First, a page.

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Dublin: 11 °C Wednesday 24 April, 2019
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'They are looking after very small babies struggling to stay alive. They are the greatest in the world'

Staff at Ireland’s neonatal units were celebrated as ‘superheroes’ yesterday.

Ger and Noreen Thompson with their daughter
Ger and Noreen Thompson with their daughter
Image: Press 22

NOREEN AND GER Thompson lost their daughter Kayla 27 weeks into their pregnancy.

After suffering the trauma of an additional 11 miscarriages they gave birth to Ellianna, who was born premature, in May 2012 at University Maternity Hospital Limerick.

Five years on, they describe the staff at the neonatal unit as “phenomenal”.

“I could easily say some our great rugby players like Paul O’Connell and Brian O’Driscoll are my heroes, and they are, but the nurses and doctors in the neonatal unit are my superheroes.

They are looking after very small babies who are struggling to stay alive. They are the greatest in the world.

Ger, who has since raised over €40,000 for premature baby services in Ireland and the UK, plans to raise a further €10,000 for Crumlin Children’s Hospital by running the New York City Marathon in November.

He is one of a number of parents and family members who came together yesterday for a reunion “prem party” organised by local radio station Limerick’s Live 95FM.

Family stories

Between 600 and 700 premature and seriously ill babies out of the 5,000 delivered every year at University Maternity Hospital Limerick are treated at the hospital’s specialist neonatal unit.

Limerick mother Amy Gribbin’s two-year old son Olly, spent over two months in the unit after his dramatic arrival at 27 weeks.

Little Olly stopped breathing a number of times but staff were always on hand to bring him back from the brink, his mother said.

“We spent 73 days in the neonatal unit. I had two girls at home and it was quite tough at the time but it was Olly who needed me then,” said Amy, who had been admitted to hospital after her waters broke at 21 weeks.

We made it to 27 weeks, still three months early but it gave Olly a good chance. Then we had an emergency at the hospital…while I was having a shower I realised his umbilical chord was literally just coming out, just falling out. He could have died.

“It’s a very serious thing, a chord prolapse, because that’s where the oxygen comes from…he could have sat on it, stood on it, or wrapped it around his neck, or god knows what…he could have cut off his own oxygen.”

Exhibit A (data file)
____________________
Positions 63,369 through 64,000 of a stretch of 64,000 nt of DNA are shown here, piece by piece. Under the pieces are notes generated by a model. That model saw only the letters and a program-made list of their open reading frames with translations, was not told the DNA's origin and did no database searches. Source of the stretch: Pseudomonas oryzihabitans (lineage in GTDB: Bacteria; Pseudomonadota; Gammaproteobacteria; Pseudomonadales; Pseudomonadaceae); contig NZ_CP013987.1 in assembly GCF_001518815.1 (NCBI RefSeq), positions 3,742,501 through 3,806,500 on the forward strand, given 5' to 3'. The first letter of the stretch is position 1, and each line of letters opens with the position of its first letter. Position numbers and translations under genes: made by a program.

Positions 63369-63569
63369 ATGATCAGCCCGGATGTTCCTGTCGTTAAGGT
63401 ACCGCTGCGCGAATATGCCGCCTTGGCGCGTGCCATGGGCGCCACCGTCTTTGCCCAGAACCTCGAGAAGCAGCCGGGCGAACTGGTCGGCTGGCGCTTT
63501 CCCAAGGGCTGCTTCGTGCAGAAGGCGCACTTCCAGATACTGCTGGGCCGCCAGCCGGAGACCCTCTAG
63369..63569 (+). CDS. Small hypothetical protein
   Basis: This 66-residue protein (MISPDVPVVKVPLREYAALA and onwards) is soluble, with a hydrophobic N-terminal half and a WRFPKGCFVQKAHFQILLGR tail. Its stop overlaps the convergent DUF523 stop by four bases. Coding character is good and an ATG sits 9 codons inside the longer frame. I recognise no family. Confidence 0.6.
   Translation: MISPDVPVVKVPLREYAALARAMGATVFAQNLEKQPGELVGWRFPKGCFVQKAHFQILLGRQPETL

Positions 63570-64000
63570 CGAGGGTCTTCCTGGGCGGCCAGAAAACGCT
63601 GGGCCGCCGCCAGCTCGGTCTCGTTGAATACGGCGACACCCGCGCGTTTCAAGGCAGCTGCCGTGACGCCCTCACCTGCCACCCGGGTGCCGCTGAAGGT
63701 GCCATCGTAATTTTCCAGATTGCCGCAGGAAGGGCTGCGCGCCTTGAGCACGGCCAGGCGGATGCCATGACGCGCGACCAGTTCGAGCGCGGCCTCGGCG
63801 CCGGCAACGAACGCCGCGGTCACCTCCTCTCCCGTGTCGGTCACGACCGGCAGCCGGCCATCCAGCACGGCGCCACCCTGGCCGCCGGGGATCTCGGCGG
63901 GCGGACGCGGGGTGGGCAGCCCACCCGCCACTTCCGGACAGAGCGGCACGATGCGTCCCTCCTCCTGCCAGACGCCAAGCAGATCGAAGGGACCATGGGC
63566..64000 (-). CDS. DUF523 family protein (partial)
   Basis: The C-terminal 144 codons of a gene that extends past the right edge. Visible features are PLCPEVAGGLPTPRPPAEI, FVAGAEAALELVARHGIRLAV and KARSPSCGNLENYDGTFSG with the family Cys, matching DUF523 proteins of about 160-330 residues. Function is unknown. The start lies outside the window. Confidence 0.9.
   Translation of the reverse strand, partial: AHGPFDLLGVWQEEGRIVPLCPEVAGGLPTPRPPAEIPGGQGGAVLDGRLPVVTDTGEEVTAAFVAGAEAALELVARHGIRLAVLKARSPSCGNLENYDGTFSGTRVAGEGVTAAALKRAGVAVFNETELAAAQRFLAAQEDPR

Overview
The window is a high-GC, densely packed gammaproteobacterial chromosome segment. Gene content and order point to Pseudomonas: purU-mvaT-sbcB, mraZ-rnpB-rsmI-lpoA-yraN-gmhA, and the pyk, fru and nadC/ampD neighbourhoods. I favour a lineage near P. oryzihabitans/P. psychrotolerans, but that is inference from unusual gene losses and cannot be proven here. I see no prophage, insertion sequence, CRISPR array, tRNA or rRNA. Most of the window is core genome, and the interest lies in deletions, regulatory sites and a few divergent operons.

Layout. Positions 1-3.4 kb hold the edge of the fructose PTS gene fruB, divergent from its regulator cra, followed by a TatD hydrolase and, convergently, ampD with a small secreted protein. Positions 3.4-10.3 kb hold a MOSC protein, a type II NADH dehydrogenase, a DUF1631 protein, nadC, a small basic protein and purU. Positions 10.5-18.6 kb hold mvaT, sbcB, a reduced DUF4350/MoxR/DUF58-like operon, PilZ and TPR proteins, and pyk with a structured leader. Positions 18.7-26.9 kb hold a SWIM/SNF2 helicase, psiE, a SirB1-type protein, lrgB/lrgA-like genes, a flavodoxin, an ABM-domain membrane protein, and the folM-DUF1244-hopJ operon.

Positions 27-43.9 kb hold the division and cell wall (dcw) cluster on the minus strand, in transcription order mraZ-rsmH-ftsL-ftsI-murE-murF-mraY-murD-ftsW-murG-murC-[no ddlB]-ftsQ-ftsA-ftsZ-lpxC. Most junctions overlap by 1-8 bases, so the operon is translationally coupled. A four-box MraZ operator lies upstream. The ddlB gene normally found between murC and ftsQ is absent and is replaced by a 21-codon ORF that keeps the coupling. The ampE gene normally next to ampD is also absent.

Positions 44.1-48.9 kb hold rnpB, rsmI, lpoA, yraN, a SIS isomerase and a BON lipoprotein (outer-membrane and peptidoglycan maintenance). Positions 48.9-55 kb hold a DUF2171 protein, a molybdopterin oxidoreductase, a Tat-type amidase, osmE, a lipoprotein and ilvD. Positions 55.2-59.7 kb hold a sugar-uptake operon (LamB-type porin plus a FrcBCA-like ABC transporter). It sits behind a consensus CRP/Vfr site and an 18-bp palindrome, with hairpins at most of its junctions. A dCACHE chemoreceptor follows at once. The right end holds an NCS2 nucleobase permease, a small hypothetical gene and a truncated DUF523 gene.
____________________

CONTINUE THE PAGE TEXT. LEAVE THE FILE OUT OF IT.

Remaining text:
Doctors performed an emergency C-section within minutes and rushed Olly from the delivery ward to the adjoining neonatal unit where he was “ventilated” and tube fed.

Amy said: “It’s so frightening at the beginning. No one is able to tell you if he is going to survive or not, to be honest, and you’re just taking things hour by hour. You’re sitting beside the incubator all day and you’re kind of trying to understand this whole new world.

“There’s alarms (beeping) and staff are busy. You want to ask questions but you don’t even know what the right questions are to ask…and, you’re trying to learn how to change nappies through incubator holes, with wires everywhere.”

Going home

Luckily for Olly, he was still in the unit when he suffered a number of “desaturations” where he would “literally stop breathing” and “turn blue”.

Praising the extraordinary intervention by one of the units nurses during one of Olly’s desaturations, Amy said:

She whisked him out of my arms and ran across the unit and revived him, she brought him back with oxygen. She literally saved his life.

Eventually bringing Olly home was a “nervous” time for Amy and husband John. The newborn had to wear a monitor “that would alarm if he stopped breathing”.

Despite the ordeal – and many hospital admissions since – to treat lung related conditions, Olly has survived because of the care and dedication of his doctors and nurses.

“He’s developing fine in every other way. He’s running around the place and he’s climbing walls, he’s mad, which is brilliant to see.”

Amy’s husband John, added: “The staff in the unit were brilliant. We didn’t know it even existed, it was only when Olly decided to arrive that we found out about it.

“The staff are unreal, the nurses, the doctors everybody. They’ve saved him a few times.”

Triplets 

Eleanor and Darren Martin’s two-year old triplets – Alana (3 lbs 3 oz), Brooke (2 lbs 11 oz), and Courtney (3 lbs) – have also come on steadily from attending the Limerick neonatal unit after their early arrival at 30 weeks.

“They’ve been christened A, B, C,” Darren joked.

“It’s been quite a tough road,” added Eleanor.

Brooke had chronic lung disease, and has no hearing in one ear. It’s their chests which cause the most problems now as they’re getting older. We have constant hospital admissions, but they’re doing really well.

The couple from Rhebogue have two other children, Naomi (9) and Danika (16).

“Only for the help of the staff at the neonatal unit it would have been a lot harder to get where we are. They don’t get enough credit for what they do. They are outstanding,” she added.

Yesterday’s event was held as part of a major fundraising drive to raise proceeds for the Limerick Neonatal Fund; The Children’s Ark Unit (UHL); and Cari which offers support to victims of child sexual abuse.

To make a donation by phone, text “Donate” to 57911. Texts cost €2 plus a standard network charge. 

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About the author:

David Raleigh

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